In a previous post, I linked the video of N. T. Wright explaining why he hasn’t published on the topic of homosexuality. I didn’t provide any commentary or evaluation, though I did think the spot to be unsatisfying.
Yesterday, Doug Wilson commented on the video, and I think his critique hits pretty close to the mark. He writes,
‘So why is this clip singularly unsatisfying? Why does it leave me feeling bleh? I honestly wouldn’t anticipate any basic disagreements with Wright on the subject of homosexuality. What I see here is profound disagreements on the nature and object of scholarship, and on the nature and object of debate. What Wright says at the beginning about how he was brought up to debate rationally, and how debate was meant to work thoughtfully to a conclusion, is all very well, and works very well on a wide range of issues. Academic rules of rational discourse are very helpful when it comes to the identity of Shakespeare, the authorship of Hebrews, or the root causes of the Civil War. They are no good at all when the serpent is telling us that we will not die. Die? How do you define die? To enter into dialogue at this point is not to uphold the truth, but to compromise it at the outset. I have often said in sermons that sin doesn’t make sense. If it made sense, it wouldn’t be sin. If someone is enticing you to leave the way of God, the temptation is to run headlong down the path with no light. And when you get down there, you can’t see. Longing for the day, as Wright clearly does, when the devil will starting playing fair, when he will starting arguing like a gentleman, is to mistake radically the kind of situation we are in.’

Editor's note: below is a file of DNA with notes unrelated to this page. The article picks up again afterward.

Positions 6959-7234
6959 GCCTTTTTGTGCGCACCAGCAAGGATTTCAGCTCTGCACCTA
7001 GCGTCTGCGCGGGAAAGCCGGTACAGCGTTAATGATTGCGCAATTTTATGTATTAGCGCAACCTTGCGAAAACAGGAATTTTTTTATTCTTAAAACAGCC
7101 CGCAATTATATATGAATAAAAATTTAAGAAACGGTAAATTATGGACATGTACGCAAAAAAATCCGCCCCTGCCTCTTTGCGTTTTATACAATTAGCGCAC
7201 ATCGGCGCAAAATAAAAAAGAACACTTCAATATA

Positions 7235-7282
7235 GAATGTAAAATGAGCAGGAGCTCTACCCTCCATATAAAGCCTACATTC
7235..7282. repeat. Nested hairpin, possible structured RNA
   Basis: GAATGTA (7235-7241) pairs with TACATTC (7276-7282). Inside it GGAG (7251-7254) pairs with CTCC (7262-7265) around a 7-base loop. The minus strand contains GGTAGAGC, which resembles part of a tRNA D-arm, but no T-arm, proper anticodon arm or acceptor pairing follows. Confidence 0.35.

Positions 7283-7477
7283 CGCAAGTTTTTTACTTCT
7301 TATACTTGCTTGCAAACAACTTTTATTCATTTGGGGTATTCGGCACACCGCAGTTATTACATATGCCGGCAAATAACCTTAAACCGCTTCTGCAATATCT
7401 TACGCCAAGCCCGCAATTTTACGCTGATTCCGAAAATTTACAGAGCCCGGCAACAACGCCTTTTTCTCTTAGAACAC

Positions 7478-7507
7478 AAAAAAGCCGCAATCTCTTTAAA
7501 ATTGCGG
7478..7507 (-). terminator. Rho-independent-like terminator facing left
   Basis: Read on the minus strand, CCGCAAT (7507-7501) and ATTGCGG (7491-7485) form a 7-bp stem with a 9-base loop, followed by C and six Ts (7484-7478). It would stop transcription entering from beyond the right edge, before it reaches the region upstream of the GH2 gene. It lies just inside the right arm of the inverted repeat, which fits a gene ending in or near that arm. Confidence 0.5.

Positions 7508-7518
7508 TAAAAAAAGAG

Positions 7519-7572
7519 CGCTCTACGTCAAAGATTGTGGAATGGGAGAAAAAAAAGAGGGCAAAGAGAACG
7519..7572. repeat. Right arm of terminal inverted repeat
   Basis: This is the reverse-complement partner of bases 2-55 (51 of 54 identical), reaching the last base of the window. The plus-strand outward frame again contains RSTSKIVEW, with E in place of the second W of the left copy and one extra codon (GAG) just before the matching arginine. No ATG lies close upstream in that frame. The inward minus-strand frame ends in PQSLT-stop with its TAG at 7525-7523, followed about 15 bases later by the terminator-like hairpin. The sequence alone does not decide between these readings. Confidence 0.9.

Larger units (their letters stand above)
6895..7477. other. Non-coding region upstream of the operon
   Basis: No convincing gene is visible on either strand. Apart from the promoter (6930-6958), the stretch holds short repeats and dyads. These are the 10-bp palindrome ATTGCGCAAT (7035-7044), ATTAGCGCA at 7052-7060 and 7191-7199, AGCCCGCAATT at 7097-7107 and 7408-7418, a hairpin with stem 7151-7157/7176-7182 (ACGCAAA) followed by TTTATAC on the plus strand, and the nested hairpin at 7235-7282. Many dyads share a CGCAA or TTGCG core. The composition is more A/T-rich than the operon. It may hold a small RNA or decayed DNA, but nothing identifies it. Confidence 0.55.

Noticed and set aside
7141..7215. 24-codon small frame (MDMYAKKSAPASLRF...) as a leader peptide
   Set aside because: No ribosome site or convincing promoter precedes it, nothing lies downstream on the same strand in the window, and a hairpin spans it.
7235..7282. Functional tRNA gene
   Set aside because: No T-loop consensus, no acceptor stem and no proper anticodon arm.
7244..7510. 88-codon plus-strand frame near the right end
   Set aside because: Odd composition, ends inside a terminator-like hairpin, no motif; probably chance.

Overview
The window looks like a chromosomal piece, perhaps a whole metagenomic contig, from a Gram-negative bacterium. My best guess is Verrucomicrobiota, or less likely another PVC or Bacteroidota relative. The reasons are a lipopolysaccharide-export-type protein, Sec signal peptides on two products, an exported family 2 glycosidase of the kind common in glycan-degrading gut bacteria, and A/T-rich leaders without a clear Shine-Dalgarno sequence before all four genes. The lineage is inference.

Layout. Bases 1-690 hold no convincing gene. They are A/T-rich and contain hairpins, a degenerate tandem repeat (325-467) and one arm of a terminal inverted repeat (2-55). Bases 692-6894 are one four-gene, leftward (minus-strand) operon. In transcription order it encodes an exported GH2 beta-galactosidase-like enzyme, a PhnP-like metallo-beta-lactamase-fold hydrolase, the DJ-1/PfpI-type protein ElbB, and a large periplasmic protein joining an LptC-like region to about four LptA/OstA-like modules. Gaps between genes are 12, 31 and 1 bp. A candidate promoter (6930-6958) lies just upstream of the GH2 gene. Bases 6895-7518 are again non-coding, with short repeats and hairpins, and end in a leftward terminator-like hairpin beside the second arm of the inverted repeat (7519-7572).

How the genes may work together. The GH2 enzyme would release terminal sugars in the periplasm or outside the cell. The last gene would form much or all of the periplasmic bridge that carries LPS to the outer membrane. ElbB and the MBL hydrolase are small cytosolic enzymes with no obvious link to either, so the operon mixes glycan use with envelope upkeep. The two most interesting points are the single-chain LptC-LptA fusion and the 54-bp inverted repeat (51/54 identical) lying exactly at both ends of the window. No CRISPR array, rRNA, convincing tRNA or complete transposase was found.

Read the rest here.